Calculating Prop Thrust

Help Support


Well-Known Member
Nov 6, 2008
Melbourne, Australia
What you are thinking of on the certified airplanes like Cessnas is, as Himat pointed out, called a constant speed prop. The reason is the use of a governor. When you adjust the prop pitch, you are actually just changing the setting on the governor. Say you have leveled off, and are ready to set up for cruise. You increase prop pitch. Now you can adjust your throttle. Unlike a fixed pitch prop though, your manifold pressure, but not rpm, will change. The governor automatically changes the prop pitch to keep the desired rpm. You don't really see them on less than 180 hp engines that much. They typically use engine oil pressure to operate the prop and have to have a hollow drilled crank. In the small side of the homebuilt world, you may find electrically operated variable pitch props on pretty small planes. These are not really "constant speed" props though, because they do not have governers (usually). You have to adjust the pitch yourself with each throttle change. No biggie, just different. Hope this helps clear up some of the confusion
I think this a bit confusing for me because a new part has been instroduced into the equation, namely manifold pressure. No idea what it is in a physical sense. The way I understand it is... your engine has a compression ratio which is the same thing as manifold pressure - well I suppose compression ratio is the maximum manifold pressure that the engine is designed for? So at constnt RPM, by changing the load, you're effectively increasing/decreasing the manifold pressure and if we reach the max manfold pressure as per max compression ratio for the engine, that's when the engine starts to sputter and stalls if you keep pushing and put too much load on it?

If my understanding is correct, the next logical question is, what does manifold pressure translate to in terms of why even have it? If you have a constant speed engine like the TPE331, you've got a governor which maintains constant RPM and I'm not sure how a turboprop engine differs to a piston from a manifold pressure perspective given that there is no manifold pressure in a turboprob, but I would imagine that turbines have compression equivalents and given that the RPM is constant and the governor works off hydraulic pressure, you're effectively going to always maintain a constant manifold/turbine pressure and this will be managed by the rotating prop blade angles.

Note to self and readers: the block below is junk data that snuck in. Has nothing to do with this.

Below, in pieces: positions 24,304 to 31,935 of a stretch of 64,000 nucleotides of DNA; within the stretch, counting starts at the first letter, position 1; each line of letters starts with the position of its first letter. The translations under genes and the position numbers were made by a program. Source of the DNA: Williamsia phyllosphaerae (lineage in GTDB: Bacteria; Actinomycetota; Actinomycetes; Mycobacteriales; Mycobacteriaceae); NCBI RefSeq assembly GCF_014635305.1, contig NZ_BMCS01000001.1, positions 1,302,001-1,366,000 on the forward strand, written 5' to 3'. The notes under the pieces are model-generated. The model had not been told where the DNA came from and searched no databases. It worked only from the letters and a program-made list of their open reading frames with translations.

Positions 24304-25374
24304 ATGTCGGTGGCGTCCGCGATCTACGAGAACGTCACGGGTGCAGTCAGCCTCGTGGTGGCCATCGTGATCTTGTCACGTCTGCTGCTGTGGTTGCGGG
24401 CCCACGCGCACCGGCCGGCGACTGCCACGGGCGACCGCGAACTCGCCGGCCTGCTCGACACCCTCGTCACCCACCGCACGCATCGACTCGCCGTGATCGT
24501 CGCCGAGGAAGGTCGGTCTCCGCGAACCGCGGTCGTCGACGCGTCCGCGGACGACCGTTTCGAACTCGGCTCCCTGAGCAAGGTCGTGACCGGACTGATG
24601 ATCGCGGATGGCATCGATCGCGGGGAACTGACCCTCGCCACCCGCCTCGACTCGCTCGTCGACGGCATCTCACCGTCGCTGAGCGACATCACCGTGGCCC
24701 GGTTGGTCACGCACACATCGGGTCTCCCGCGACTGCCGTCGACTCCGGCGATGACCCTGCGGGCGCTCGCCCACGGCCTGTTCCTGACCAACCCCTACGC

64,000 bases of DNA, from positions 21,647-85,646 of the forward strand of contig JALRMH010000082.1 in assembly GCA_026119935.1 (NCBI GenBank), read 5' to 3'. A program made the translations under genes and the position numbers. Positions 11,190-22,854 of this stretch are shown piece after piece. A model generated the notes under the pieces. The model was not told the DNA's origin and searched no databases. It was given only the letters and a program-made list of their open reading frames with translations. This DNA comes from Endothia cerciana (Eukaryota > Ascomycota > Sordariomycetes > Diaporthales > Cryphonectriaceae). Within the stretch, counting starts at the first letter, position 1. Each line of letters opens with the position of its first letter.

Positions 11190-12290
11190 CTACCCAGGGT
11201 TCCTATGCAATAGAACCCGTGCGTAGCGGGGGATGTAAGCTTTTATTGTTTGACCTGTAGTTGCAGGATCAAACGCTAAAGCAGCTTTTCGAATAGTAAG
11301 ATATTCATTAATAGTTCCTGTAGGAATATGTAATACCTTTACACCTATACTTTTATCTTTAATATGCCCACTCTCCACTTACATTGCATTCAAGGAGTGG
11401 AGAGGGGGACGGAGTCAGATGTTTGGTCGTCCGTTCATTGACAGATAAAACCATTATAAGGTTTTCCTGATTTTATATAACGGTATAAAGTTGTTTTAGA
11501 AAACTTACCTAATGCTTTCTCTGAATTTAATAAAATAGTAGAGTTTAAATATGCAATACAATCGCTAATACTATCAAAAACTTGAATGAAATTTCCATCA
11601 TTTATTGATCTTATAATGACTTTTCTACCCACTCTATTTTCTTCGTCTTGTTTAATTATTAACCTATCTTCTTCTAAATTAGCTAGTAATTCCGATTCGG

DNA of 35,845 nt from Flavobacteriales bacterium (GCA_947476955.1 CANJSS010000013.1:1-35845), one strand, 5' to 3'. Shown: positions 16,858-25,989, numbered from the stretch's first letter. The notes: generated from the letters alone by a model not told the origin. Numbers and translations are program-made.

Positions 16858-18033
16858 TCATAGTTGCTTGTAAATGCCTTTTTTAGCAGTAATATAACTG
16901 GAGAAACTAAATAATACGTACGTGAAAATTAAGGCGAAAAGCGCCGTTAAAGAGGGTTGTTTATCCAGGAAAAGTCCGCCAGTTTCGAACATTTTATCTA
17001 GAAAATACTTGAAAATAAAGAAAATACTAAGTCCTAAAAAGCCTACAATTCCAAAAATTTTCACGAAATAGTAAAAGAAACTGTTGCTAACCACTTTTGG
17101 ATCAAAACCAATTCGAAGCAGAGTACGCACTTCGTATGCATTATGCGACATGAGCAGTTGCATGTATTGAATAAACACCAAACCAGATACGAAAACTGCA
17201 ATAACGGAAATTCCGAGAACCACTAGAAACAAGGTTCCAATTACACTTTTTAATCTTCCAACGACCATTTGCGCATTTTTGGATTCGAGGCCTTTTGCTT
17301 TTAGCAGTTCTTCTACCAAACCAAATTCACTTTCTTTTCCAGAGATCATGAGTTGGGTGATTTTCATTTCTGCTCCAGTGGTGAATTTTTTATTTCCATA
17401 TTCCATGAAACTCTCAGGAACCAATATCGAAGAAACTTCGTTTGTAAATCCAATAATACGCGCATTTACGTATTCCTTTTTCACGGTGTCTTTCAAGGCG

Having said all this, why does it even matter what the prop thrust is at static or dynamic? I'm obviously an aircraft design guru asking questions such as this, but I"m guessing the answer is as simple as - it depends on the intended 'mission' of the aircraft and the desired characteristics of this mission.


Well-Known Member
HBA Supporter
Oct 16, 2012
Gustavus, AK
A little off topic, but to answer your questions about manifold pressure, all piston engines have manifold pressure. Your car has it, you just don't have a gauge for it, the computer does though, and uses it to know how much load (in conjunction with rpm) is on the engine. Manifold pressure is not related to compression ratio, that is to do with how the ratio of the volume of air contained in the cylinder between top dead center and bottom dead center. The reason I mentioned it is because if you fly a prop governed plane, manifold pressure will change with throttle changes, but not rpm (to a point). It tells you how much load you have on your engine. It is really "manifold absolute pressure" and will always be lower than atmospheric pressure unless you have a turbocharger. It changes because you have a throttle plate restricting the airflow in your engine, and your pistons are sucking air past the plate, which is a restriction. The term may be confusing because on regular non turbocharged engines, "manifold pressure" is really a partial vacuum until you get to wide open throttle. Take a shop vac and put your hand over the hose end while it is running, but not all the way. Let some air past, and imagine what is happening inside the hose. This is what is going on in your engine manifold.

Turboprops are turbine engines with output shafts, and not worth trying to compare to piston engines in any meaningful way. About as different as cat's and catterpillers :)

I'll let the prop experts answer the thrust questions :)